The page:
A great man died last Wednesday. He overcame innumerable challenges and detractors and helped bring our society into a new era. He will go down as one of America’s revolutionaries, a man who helped build a movement that became a defining element of a generation.
I am not talking about Steve Jobs.
Reverend Fred Shuttlesworth died in Birmingham on Wednesday at age 89. Shuttlesworth was a major figure of the civil rights movement — he was a co-founder of the Southern Christian Leadership Conference and one of Martin Luther King Jr.’s partners during the 1963 campaign for the desegregation of Birmingham. King called him “one of the nation’s most courageous freedom fighters.” In the course of his struggle he was beaten, hospitalized and targeted for murder, yet his resilience — and that of millions of others — ultimately prevailed.
There is something ostensibly obvious about Shuttlesworth’s life story. American children grow up on stories of the civil rights movement — racism, we are told from youth onward, is fated a slow death. It no longer seems exceptional that King, Shuttlesworth, Rosa Parks and others accomplished what they did, because we assume it was bound to happen at some point. Desegregation is a topic for history textbooks.
But as Shuttlesworth’s death shows, we are not far separated chronologically from what seems to be ages ago psychologically. It is not the loss of Shuttlesworth’s presence that I find most striking; it is the fact that until last week, he was still among us. History, it turns out, is still alive.
Shuttlesworth’s obituary drives home how important it is to not detach ourselves from our past, to not assume that the faults of our predecessors were so distant from our own time that we need not consider them, to not believe that all will be made right by the arc of history.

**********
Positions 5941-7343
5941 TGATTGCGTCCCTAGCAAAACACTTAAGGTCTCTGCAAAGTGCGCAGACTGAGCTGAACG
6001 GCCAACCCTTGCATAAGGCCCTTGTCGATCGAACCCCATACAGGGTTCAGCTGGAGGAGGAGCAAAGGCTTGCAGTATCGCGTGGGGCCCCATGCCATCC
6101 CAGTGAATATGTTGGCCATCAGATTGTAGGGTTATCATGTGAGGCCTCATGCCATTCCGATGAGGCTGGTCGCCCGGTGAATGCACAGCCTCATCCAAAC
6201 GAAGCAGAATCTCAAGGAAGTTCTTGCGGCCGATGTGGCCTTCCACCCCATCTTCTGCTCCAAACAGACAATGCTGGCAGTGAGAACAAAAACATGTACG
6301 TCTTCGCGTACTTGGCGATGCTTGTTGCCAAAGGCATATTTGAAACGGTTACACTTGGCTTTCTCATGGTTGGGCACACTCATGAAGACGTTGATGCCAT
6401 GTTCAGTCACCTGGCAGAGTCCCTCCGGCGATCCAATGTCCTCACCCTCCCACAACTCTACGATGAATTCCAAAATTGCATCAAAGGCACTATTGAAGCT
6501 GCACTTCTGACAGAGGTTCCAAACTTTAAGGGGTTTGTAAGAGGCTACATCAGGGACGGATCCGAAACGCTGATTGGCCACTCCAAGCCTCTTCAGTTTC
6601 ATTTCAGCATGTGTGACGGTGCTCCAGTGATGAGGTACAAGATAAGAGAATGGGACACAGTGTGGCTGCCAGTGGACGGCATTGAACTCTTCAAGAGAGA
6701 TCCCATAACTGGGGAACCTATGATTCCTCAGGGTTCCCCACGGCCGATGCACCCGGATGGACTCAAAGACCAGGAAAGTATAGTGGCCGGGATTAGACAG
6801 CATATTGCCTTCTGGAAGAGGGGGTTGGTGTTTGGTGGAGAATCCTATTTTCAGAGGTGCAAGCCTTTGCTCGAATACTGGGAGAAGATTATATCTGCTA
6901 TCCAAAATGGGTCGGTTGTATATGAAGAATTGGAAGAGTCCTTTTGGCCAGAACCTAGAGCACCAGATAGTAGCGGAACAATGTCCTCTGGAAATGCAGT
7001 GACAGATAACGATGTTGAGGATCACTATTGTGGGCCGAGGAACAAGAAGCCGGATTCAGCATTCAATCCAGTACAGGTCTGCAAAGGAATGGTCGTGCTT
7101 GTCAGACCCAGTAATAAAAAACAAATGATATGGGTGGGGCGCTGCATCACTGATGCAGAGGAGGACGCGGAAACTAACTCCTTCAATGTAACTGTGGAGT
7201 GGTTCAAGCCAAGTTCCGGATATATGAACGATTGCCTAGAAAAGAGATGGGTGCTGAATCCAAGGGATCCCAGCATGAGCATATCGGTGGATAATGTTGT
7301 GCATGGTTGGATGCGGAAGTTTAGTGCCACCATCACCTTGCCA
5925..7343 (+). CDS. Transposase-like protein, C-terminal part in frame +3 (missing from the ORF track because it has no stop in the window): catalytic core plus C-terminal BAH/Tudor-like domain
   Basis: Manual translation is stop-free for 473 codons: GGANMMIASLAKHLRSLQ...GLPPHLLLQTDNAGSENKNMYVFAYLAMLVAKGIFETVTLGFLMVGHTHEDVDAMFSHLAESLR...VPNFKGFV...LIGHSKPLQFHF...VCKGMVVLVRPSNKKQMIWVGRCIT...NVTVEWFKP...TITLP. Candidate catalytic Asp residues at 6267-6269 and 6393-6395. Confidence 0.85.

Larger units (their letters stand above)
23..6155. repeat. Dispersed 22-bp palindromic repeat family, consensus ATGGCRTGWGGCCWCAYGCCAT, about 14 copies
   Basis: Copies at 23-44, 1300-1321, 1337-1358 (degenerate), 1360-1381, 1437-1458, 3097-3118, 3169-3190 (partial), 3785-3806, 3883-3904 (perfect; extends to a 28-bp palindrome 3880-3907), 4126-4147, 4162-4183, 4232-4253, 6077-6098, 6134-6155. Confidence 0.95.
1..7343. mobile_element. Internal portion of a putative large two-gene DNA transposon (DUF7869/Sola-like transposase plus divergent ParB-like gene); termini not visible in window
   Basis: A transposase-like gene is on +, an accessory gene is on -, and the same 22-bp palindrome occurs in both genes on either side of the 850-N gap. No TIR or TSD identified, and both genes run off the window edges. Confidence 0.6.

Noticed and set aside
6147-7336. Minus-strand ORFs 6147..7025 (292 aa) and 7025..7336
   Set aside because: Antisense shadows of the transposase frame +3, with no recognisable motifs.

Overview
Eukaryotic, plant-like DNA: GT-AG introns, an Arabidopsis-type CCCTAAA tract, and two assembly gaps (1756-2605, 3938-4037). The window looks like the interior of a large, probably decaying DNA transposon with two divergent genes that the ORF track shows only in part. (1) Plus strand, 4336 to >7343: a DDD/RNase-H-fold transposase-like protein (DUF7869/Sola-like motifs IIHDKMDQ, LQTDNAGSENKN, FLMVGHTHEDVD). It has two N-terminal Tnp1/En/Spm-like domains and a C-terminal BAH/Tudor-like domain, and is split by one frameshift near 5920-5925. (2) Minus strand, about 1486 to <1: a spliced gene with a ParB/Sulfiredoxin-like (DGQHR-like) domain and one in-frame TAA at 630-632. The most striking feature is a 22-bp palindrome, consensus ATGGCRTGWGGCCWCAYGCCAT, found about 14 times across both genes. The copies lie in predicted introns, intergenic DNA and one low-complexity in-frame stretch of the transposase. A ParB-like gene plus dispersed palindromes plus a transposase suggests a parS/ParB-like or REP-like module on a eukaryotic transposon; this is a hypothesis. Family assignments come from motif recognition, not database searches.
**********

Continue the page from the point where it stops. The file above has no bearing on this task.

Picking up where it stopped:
It was strange to see his death announced alongside that of Steve Jobs, the architect of a very different kind of revolution. Jobs’ death is, understandably, getting more attention — his revolution is more tangible to our generation. We perceive his legacy as stretching far into the future — the new iPhone was announced just a few days ago — while King’s and Shuttlesworth’s belong to a bygone era.
Yet forgetting the uncomfortable proximity of Jim Crow — or any other historical event that we choose to exclude from our historical pedigree — is little more than a delusion. We do not stand at history’s apex. Someday our generation, too, will be condemned for its sins — perhaps ones that we do not even recognize as such, just as many failed to see the evils of racism in the 1960s.
It is up to us to remember that such things are not predetermined, that we still have a long way to go, that a teleological explanation of events fails to account for the contingencies, coincidences and unmemorialized many who contributed to our conception of how events were destined to unfold.
Fifty years ago King, Shuttlesworth and their allies stood in disbelief and marveled at the energizing effects of their actions throughout the country; now, such things are relegated to textbooks. But the reverend’s obituary serves as a reminder not to forget prematurely about such things, not to dismiss the idea that history connects to something tangible rather than something abstract. To do so would be both tragic and dangerous. The end of history is not yet written, and it suits us to remember that we must meet its challenges with both humility and conviction.